The idea of making Thrihnukagigur volcano accessible came from Árni B. Stefánsson, a doctor in Reykjavik and a lifelong cave enthusiast. He has been studying caves in Iceland since 1954 and it’s easy to argue that nobody in Iceland has explored as many caves as Árni.
Thrihnukagigur has always been very special to Árni. He was the first to descend down to the ground floor, in 1974, and, like most people that experience it, he was spellbound by its beauty and uniqueness. Ever since, he has pleaded the case for protecting and preserving this phenomenon. But how should that be done?
Árni insists that the preservation of caves and volcanic vaults is not about leaving them be. It´s rather about making sure that natural wonders like Thrihnukagigur are treated with care and respect – and made accessible in the right way. Árni has a very clear vision of what approach should be used in the project:
“In my opinion, a moderate approach – an approach that really demands all our ingenuity, resourcefulness and modesty, is the only way to tackle a grand natural wonder like Thrihnukagigur. Sensitive nature neither defends nor protects itself. We must treat with care and wisdom what we have been entrusted with. Enlightened humility and modesty is the only way towards a real success. Sustainable development, environmental consciousness, green thinking and modesty are all prerequisites of how to approach the subject.“
Árni has written many articles on Thrihnukagigur and the preservation of caves in general, as well as presenting his thoughts on the matter on many occasions. Below are some examples of these presentations (follow the links):
Presentation 1 – On the preservation and conservation of sensitive formations in Icelandic lava caves (Presented at the 13th International Symposium on Vulcanospeleology, Jeju Island, Rep. of Korea, Sept. 2008).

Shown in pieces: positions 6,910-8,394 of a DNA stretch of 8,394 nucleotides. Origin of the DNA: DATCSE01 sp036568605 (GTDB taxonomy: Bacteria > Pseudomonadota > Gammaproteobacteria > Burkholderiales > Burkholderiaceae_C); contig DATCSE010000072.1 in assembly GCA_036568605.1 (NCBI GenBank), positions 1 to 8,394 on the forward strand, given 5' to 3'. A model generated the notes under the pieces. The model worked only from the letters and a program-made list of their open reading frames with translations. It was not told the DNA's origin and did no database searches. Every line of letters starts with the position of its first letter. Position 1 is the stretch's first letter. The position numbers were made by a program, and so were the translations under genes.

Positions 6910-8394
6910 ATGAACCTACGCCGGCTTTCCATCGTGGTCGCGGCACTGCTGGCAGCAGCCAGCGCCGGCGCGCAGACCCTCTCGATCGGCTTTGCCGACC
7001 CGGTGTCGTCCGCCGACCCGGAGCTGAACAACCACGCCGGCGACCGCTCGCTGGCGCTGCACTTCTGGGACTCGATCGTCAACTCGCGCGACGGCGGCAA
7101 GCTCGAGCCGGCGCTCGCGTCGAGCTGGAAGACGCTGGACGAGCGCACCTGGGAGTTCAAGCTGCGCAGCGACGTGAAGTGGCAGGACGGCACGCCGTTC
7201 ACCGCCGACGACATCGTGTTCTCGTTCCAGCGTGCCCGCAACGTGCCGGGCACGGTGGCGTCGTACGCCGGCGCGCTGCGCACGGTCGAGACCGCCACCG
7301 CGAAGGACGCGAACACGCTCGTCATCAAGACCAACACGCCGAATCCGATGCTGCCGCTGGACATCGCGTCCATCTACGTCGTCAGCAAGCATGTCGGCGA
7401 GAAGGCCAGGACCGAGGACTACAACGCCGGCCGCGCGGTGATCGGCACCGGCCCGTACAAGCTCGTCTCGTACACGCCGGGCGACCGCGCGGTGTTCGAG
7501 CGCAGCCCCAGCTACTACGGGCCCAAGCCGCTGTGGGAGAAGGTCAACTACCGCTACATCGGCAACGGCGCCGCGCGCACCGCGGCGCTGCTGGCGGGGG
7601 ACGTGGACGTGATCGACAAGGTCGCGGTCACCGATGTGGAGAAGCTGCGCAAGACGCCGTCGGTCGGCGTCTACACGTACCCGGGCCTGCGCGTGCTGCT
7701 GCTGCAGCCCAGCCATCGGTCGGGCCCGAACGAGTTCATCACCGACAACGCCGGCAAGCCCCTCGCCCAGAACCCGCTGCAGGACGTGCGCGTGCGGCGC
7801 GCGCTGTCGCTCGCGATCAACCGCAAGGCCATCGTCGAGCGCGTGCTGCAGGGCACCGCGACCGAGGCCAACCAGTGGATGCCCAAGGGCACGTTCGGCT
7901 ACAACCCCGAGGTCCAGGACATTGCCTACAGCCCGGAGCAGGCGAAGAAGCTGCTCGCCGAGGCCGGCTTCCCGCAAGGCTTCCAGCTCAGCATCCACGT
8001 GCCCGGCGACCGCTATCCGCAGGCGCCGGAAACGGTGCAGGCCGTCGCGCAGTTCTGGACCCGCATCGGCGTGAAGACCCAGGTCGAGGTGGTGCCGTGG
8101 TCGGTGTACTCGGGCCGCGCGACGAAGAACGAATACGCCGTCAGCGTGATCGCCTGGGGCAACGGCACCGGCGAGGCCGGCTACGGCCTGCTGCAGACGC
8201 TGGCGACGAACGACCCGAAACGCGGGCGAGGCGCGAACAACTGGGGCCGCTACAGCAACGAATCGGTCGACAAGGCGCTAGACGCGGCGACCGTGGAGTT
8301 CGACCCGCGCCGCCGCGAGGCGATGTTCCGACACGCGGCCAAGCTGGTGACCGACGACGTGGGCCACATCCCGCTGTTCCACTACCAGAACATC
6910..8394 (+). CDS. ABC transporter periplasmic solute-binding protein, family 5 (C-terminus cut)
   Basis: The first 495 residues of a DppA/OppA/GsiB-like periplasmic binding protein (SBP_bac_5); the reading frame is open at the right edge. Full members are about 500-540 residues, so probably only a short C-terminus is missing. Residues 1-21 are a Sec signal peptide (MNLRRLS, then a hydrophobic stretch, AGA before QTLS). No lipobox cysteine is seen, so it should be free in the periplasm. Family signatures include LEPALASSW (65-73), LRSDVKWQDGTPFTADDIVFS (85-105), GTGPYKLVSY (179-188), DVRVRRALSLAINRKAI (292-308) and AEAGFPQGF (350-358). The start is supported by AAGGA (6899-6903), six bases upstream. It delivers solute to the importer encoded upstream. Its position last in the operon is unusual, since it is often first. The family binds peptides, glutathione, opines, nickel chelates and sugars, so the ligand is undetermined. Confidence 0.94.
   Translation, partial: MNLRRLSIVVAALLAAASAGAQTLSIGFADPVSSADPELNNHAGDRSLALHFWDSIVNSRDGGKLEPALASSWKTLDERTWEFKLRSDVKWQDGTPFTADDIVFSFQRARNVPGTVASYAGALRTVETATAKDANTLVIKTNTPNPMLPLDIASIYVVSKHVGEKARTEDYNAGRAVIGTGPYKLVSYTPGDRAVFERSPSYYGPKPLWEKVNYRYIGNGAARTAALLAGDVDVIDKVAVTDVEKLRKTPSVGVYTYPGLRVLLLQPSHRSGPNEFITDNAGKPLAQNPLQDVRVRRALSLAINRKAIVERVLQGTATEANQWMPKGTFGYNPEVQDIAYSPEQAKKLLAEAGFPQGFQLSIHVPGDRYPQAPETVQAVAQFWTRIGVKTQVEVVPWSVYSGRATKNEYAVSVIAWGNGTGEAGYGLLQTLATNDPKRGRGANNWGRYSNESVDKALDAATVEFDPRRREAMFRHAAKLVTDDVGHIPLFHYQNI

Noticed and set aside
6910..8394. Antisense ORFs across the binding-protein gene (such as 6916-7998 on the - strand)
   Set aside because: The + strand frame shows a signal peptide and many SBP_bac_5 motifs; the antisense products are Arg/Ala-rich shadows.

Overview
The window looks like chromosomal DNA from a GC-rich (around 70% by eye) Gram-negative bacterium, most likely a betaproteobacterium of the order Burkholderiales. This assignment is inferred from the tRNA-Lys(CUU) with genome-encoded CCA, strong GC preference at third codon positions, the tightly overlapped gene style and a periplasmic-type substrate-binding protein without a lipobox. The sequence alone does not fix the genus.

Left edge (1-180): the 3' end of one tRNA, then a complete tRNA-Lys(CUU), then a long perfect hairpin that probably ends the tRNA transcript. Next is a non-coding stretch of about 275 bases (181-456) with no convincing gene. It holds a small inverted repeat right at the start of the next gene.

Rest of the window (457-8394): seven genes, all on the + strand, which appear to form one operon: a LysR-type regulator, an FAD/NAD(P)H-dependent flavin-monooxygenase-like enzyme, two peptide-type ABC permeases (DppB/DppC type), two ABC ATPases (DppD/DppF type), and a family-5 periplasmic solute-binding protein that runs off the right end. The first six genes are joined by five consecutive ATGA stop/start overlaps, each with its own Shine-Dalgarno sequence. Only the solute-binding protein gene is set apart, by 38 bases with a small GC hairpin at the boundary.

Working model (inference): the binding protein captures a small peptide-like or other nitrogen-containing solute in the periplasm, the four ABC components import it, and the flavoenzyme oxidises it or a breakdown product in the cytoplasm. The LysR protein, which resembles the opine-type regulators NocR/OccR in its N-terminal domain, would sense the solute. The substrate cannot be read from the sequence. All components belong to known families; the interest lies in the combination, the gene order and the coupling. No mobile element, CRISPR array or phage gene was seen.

Presentation 2 – Skrúðshellir and two other littoral caves in Iceland (Presented at the 13th International Symposium on Vulcanospeleology, Jeju Island, Rep. of Korea, Sept. 2008).
Presentation 3 – The preservation of Thrihnukagigur and the status of the feasibility studies of its access (Presented at the 13th International Symposium on Vulcanospeleology, Jeju Island, Rep. of Korea, Sept. 2008).
Presentation 4 – The Vatnshellir Project (First presented at the 14th Vulcanospeleological Symposium at Undara, Queensland, Australia, August 2010. Updated and rev. ed. presented at the 18th. ACKMA Conference, Tasmania, May 2011).
The Big idea
The idea of making Thrihnukagigur volcano accessible to the public was first formally presented in 2004 by Árni B. Stefánsson, a veteran cave expeditioner, doctor and – from that moment – entrepreneur. Up until that time, very few people actually knew that a phenomenon like this (a volcano with an open entrance) existed in Iceland – let alone only a 30 minute drive from the capital!
To make a long story short, the idea of public access to Thrihnukagigur was well received – so well, in fact, that a nonprofit firm, Thrihnukar ehf., was established in 2005, supported by various parties from the public and private sectors. The main purpose of the company is to plan, carry out, and eventually evaluate, the best ways to make the volcano accessible, while upholding a strict benchmark in terms of environmental protection and sustainability.
As of today, there are plans to build a ground tunnel from the surface that will lead into the magma chamber. From the tunnel, visitors will walk to a viewing platform inside the crater, from where the enormous size of the chamber can be enjoyed. An environmental impact assessment is currently being conducted and all licence applications are being processed.
If all goes according to plan, Thrihnukagigur volcano could then potentially be open to the public through a ground tunnel, making it one of the most unique tourist attractions in the world.
In order to discover more, it was decided to offer a tour for the general public. The operation started in June 2012 and continued through August. In short, the tour turned out to be a great success and Thrihnukagigur volcano is now recognised as a tourist attraction in Iceland. Hence, it was decided to offer the tour again in the summer of 2013, but at the same time, continue with the ongoing environmental, geological and marketing research on the volcano.
Conditions in Iceland make it impossible to operate the tour outside the summer season, from May until October. The area is classified as highlands, it’s located 550 metres above sea level and snow will begin to set in from October, with regular storms and unpredictable weather. It simply wouldn’t be safe.